Tuesday, July 17, 2007

Stopping in at Berkshire Brewing

After a great breakfast at the Roadhouse (see post below), I cajoled the family into letting me make a quick stop at Berkshire Brewing in South Deerfield, Mass. Berkshire's always been a favorite, and one of those 'under the radar' breweries that turns out excellent beers, self-distributes, incurs a very low debt load, and is practically unknown outside their small distribution area. That's starting to change, and I think it's going to change a lot, real soon.

As we rolled into the parking lot, co-owner/founder Gary Bogoff was helping his sales guy (I'm sorry, sales guy, I didn't write your name down, and my sieve-like memory didn't retain it) get their beer trailer set up for an event. I walked up to him and said, "We talked at the Stoudt's Anniversary Dinner; Lew Bryson." Big grin, we shook hands, and took a quick tour.
Wow. Things have changed a lot since I last visited. For one thing, there's a bottling line. Up until not too long ago, Berkshire hand-bottled in 22s and growlers. They're still hand-bottling the growlers, but the 22s now run on a bottling line. The kegs run on a very spiffy automated line that the guys picked up for a substantial discount, and that's a good thing: over 60% of sales are still draft, a beautiful microbrewery thing.

But they're doing some of the more edgey stuff these days, too. Berkshire has always been about the beer: good, drinkable, flavorful beers, like Steel Rail Extra Pale and Draymans Porter. But they're doing bigger beers, like an Imperial Brown, and barrel-aging some of them. I got a sample of the barrel-aged Imperial Brown, and it was a serious mouth-full, working really well with the bourbon wood. The picture to the left is the barrel-aging area at the brewery.
Gary said they're on track for 15,000 bbls. this year, but I suspect they may surpass that. It seems like Berkshire is poised to finally break out of the Pioneer Valley. They're still self-distributing, still selling almost all their beer within 50 miles of the brewery. And the beer still tastes fantastic. You may be able to find that out for yourself, sooner than later. Cheers to this solid little microbrewery, and success in the future.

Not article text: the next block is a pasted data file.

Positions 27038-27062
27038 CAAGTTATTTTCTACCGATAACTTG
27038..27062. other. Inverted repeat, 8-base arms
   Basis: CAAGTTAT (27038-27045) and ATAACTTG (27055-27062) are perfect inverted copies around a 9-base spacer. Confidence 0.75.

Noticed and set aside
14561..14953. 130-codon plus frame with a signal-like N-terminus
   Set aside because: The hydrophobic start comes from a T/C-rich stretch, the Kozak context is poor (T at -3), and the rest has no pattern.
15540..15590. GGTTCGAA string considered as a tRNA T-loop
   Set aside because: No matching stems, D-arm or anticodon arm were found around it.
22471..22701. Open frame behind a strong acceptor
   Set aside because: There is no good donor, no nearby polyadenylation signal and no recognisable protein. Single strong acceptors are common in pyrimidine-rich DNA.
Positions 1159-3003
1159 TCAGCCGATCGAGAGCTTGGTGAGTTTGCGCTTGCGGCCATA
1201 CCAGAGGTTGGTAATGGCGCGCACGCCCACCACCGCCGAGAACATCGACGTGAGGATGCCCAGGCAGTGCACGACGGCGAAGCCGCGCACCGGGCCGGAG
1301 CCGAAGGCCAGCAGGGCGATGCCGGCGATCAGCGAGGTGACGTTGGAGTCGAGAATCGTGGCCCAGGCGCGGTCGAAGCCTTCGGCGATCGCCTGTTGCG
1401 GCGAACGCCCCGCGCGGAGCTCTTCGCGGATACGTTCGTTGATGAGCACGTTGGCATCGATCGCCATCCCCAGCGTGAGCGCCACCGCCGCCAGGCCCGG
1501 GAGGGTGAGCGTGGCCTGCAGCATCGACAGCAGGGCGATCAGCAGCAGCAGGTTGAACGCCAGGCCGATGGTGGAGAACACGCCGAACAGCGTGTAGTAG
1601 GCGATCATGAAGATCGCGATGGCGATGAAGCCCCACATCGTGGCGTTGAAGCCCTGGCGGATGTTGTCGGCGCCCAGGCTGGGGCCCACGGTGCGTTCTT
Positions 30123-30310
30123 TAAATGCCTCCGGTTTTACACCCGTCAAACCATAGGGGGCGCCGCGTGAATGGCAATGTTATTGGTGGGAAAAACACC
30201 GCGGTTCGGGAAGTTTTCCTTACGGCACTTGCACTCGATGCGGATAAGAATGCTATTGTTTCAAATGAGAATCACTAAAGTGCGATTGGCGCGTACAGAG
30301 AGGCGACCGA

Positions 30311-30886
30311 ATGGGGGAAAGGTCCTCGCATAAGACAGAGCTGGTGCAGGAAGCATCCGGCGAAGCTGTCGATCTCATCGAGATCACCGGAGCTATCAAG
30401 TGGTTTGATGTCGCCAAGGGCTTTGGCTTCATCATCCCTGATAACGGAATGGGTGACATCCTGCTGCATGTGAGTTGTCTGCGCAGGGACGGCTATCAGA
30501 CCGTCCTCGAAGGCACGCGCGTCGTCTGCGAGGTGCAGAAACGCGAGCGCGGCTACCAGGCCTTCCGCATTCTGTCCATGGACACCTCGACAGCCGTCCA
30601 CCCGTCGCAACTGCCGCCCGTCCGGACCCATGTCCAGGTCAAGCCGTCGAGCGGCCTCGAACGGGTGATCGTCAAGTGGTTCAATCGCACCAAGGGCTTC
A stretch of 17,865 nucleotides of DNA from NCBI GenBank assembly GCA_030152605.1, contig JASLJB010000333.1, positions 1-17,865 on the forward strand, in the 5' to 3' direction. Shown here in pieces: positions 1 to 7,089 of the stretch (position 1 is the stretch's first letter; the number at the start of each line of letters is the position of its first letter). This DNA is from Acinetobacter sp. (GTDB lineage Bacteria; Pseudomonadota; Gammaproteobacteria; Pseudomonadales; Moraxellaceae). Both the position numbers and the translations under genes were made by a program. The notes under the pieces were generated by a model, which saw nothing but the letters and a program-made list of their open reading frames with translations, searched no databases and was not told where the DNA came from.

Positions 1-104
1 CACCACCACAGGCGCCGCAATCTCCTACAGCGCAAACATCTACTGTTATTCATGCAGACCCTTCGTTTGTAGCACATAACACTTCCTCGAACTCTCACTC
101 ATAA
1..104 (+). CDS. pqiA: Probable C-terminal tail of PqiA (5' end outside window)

19 comments:

bill mc said...

Lew, do they offer samples or on site sales to us ordinary folk??

Lew Bryson said...

There's a tasting room, so yeah, there should be samples. Sales, well, I'd be really surprised if a self-distributing brewery didn't, but it's possible that they do not to keep their local retailers happy.

LandmarkBeer said...

Love their beer. Get it all the time when I'm in Western MA. Steel rail goes great with BBQ.

LStaff said...

To me, BBC is the like the Rock Art of MA, since they make solid beers that are well made, have a good local following, but none of their beers really appeal to me. I wish they (or anyone other packaging brewery in New England for that matter) would make an IPA with pronounced hop flavor and aroma - how many light colored, entry level beers do you need? They have a golden, 2 pale ales, and an IPA (which I would call just another pale ale). With that many entry level type beers, you would think they would be able to make an IPA with balls to appeal to the hop heads out there.

Great tour though - especially sticking your head into an open fermenter and taking a deep breath - oooh...dizzy.

Amazed at the amount of finished product they had on hand (and then you learn they have a bunch of warehouses as well) - alot of $$$ tied up in storage costs if you ask me. Size of plant and inventory is in stark contrast to Wachusset's just in time model where you will be hard pressed to find raw materials or finished goods sitting around the brewery (I suspect they hide some in the trailers though).

Travis said...